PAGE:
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Last Updated: Wednesday, 22 August 2007, 15:27 GMT 16:27 UK
Iran buys Russian passenger jets
By Steven Eke
Russia analyst, BBC World Service

Iran has signed a deal with Russia to buy five new Tupolev passenger planes.

Russian President Vladimir Putin (left) and Colonel General Alexander Zelin, commander of Russia's Air Force, during the opening ceremony of the MAKS-2007 airshow
President Putin is guest of honour at the MAKS airshow

The deal, announced at the MAKS-2007 international airshow in Moscow, is the single largest sale of Russian passenger planes to a foreign country for many years.

Russia had a powerful aircraft building industry in Soviet times.

But the loss of guaranteed markets in other, formerly Communist countries hit civilian aircraft building hard.

It is now just a shadow of its former self, but the Russian government says it can draw on the experience of the manufacturers of fighter planes and forge new markets.

The bi-annual MAKS airshow outside Moscow provides a great opportunity to project Russia's technological and military might, with new helicopters, fighters and passenger planes performing spectacular aerobatics and roaring past Vladimir Putin.

This year, Russia has showcased four new fighters, from the household names of MiG and Sukhoi.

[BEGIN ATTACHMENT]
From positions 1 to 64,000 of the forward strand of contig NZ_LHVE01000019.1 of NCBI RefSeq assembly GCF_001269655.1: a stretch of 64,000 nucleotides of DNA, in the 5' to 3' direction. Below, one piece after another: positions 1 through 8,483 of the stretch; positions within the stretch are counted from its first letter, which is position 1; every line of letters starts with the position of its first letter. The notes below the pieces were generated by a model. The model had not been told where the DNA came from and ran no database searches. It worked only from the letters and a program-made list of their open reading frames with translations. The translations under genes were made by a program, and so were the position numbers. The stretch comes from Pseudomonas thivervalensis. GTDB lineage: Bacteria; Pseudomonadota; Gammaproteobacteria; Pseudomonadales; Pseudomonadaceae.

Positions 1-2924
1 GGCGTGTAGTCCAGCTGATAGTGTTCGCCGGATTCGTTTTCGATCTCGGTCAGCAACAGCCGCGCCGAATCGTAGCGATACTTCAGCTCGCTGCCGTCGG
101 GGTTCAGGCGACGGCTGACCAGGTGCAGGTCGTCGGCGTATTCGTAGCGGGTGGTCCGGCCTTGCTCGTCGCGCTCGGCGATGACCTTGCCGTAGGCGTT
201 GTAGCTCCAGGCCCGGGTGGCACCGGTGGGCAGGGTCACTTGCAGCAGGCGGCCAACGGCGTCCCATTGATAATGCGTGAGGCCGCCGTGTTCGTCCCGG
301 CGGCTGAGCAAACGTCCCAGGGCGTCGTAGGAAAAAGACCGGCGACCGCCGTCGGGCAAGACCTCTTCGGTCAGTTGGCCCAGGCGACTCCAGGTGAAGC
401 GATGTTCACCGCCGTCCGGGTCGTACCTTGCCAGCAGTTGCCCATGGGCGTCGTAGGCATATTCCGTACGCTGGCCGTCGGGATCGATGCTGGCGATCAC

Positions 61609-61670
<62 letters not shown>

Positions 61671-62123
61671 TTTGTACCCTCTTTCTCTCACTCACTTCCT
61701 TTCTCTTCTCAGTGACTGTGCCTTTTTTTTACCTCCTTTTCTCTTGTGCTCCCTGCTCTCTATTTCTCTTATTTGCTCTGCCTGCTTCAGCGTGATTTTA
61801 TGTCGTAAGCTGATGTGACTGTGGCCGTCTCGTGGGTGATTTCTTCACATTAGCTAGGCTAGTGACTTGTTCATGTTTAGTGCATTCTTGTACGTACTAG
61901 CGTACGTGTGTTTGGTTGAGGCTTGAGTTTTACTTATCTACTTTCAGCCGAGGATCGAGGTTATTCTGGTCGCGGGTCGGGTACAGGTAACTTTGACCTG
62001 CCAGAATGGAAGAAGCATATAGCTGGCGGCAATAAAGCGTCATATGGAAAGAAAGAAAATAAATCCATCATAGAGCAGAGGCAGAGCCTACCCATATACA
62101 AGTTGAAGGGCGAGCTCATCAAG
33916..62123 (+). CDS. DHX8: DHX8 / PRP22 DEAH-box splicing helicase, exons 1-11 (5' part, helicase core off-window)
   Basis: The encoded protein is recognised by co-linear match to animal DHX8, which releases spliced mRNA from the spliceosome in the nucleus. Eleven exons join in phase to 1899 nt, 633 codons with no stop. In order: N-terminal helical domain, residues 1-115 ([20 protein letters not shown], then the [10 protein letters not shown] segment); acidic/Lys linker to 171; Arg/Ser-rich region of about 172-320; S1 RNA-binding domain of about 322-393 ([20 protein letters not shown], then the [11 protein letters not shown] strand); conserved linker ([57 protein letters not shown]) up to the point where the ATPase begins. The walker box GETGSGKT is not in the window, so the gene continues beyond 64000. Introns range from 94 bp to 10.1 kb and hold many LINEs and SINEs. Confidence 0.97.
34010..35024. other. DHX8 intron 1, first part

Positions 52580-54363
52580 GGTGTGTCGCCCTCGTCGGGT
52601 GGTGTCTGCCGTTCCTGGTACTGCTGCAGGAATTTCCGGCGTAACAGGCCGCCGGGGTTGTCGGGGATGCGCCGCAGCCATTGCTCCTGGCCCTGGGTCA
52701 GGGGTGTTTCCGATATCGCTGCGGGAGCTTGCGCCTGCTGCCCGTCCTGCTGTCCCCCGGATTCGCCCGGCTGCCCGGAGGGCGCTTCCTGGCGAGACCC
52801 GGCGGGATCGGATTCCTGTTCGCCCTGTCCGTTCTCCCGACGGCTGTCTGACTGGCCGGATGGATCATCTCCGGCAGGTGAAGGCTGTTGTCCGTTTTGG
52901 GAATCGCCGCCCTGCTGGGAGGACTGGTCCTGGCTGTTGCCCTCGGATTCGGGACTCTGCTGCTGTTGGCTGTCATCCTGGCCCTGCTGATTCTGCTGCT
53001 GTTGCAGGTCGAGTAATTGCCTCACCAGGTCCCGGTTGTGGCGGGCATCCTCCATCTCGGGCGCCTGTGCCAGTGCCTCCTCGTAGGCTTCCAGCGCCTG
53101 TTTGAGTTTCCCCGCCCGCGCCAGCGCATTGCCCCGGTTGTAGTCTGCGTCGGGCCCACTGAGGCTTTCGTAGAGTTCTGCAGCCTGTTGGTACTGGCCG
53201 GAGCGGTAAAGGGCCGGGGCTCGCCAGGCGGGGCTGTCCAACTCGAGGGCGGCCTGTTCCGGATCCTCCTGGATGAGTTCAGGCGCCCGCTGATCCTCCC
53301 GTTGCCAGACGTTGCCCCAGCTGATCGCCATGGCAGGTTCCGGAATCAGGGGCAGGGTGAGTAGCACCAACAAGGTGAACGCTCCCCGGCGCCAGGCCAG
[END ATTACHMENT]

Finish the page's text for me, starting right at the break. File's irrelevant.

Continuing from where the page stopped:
Russia now equips the airforces of China, India, Malaysia and Venezuela.

Fleet obsolete

The situation in Russian civilian aircraft manufacturing is much more complicated.

Overall production remains far below capacity. Last year, Russia manufactured just 26 civilian aircraft. For comparison, Airbus and Boeing produced more than 250 each.

Yet the Russian Transport Ministry says at least half of the 2,500 passenger planes still in operation in Russia are obsolete and need to be replaced.

Russian military aircraft at the MAKS-2007 airshow
Russia's military jets have been showcased at the airshow

That equates to tens of billions of dollars of new orders over the coming years. And on current form, most of them will go to foreign companies.

This was the driving idea behind the creation of a state-owned corporation, UABC, last year.

It brings together more than 20 separate Russian companies involved in civilian and military aircraft building.

Officials say consolidating capacities like this will eventually enable them to secure a 10% share of the global market for passenger aircraft.

For the time being, however, Russia's leading airlines, including Aeroflot, are ordering new Airbuses and Boeings.

The reason, they say, is that Western planes are quieter, more efficient, and more comfortable than anything domestic manufacturers can offer.

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